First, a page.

Working Leather at J.T. Foster High School
Though it may have originally been seen as a class for the "country kids", Junior and Senior Leather classes at J.T. Foster High School have become so popular with students that it’s difficult to keep up with demand.
“The students have developed an interest and understanding that this is simply another art form,” says Landon Hatch, who has taught leatherworking classes at the school for the past four years. “The opportunity for these students to develop an appreciation for a trade that has largely disappeared from modern society really aligns with the ‘Every student, every day’ philosophy of our Division.”
The Junior Leather class for Grade 7-9 students focuses on the basics of leather working and is offered twice per year. Teacher-directed projects such as belts, spur straps, earrings, and wallets give students a feel for the work and necessary skills. Students can then move on to projects of their own design, completing significantly advanced works such as saddle bags, moccasins, and scabbards.
High school students in grades 10-12 can earn credits in Senior Leather 15, 25, and 35, offered twice per year. “The majority of the students who are taking these classes, have previously taken my Junior Leather class,” says Landon, “and they are able to jump straight into personal projects or requests that they have received from community members.”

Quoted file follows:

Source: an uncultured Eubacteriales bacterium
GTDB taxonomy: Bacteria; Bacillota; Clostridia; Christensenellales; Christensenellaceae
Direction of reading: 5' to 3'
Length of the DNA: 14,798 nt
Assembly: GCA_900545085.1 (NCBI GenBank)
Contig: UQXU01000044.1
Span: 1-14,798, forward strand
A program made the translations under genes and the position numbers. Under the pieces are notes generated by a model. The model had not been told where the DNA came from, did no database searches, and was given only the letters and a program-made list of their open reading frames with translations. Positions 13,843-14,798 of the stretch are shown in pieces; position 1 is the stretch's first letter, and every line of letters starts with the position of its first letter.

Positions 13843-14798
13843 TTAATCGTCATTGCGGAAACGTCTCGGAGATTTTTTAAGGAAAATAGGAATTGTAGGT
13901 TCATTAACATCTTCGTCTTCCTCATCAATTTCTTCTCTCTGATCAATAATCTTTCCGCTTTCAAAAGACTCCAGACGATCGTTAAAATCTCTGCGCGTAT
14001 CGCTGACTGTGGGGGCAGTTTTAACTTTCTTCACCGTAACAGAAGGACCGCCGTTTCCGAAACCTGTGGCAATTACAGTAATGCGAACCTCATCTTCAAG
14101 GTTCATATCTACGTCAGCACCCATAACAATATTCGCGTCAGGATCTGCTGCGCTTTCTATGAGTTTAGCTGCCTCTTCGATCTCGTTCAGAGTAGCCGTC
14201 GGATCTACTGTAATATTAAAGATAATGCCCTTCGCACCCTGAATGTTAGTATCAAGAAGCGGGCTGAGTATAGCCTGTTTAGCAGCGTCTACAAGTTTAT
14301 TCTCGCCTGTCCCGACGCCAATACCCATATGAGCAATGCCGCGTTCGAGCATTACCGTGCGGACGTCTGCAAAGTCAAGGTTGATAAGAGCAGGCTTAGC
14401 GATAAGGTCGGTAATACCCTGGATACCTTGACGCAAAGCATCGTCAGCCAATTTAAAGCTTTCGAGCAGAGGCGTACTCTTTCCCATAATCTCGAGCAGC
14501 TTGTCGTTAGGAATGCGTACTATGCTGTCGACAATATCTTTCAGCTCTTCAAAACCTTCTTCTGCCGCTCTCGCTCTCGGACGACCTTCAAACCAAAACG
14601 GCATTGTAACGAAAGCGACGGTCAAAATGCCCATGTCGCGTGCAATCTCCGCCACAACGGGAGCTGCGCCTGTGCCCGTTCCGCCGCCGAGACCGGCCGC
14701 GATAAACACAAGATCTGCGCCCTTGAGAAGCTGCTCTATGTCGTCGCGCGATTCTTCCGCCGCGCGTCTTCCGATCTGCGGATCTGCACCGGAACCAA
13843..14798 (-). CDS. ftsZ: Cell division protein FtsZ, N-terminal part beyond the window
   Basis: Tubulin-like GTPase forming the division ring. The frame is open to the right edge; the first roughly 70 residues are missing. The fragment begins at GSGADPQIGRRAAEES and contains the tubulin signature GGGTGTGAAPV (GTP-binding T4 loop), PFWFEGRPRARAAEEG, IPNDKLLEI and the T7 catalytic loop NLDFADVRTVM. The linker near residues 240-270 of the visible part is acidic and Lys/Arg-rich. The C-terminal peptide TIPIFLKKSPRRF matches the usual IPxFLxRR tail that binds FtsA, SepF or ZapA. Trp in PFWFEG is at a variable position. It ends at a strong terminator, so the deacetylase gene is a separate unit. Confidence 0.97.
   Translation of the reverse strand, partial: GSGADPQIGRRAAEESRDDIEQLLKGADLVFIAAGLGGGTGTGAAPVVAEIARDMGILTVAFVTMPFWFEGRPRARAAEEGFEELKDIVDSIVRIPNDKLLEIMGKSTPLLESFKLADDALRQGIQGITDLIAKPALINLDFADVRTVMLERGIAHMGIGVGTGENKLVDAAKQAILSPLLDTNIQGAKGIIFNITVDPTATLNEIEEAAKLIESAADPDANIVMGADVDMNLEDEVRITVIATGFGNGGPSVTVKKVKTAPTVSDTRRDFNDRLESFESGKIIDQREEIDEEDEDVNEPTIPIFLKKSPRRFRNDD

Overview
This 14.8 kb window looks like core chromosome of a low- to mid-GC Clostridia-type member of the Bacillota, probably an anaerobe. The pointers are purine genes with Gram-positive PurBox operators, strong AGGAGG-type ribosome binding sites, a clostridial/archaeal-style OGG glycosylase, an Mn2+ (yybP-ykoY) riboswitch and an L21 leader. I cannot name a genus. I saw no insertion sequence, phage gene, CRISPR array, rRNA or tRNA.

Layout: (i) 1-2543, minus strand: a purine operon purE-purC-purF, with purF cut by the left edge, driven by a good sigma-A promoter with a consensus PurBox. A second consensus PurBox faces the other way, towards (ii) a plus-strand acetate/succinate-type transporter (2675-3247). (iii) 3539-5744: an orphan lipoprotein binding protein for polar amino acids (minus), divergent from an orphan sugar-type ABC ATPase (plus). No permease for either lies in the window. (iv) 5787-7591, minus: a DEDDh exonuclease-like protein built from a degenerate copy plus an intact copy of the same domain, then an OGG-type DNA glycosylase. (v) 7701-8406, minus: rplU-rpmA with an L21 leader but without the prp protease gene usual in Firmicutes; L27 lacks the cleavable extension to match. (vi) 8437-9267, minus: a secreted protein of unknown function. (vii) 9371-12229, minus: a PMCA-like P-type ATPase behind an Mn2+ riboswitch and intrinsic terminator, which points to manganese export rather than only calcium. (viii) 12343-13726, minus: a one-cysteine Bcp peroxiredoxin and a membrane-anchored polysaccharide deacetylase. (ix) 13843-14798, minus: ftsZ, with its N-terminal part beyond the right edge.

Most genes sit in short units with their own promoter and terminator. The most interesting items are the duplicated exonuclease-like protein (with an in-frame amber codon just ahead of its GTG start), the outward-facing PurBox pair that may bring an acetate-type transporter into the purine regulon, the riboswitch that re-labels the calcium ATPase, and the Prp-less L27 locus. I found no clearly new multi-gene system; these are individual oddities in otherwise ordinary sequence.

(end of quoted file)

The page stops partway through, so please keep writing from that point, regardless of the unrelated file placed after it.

Students can sell their work and may even earn additional credits from associated business options if they market their products. If a student decides to sell their products, they must reimburse the school for materials used and then the student may keep the profit.
“It is only thanks to community support, especially Mosquito Creek Game Birds, that I am even able to run this option class,” Landon says gratefully. “Simply put, leather is not cheap. However, thanks to the support of many community members, I am able to make this learning opportunity available to all students here in Nanton.”
Landon’s own interest in leatherworking was sparked while watching his grandfather. Picking up a number of fundamental skills from him, Landon continued to pursue this hobby as he grew older. He now has the opportunity to continue his learning by bringing his passion into the classroom.
“It is my hope that they will not only walk away from my class with a few high-quality products,” says Landon, “but with an interest that will last a lifetime.”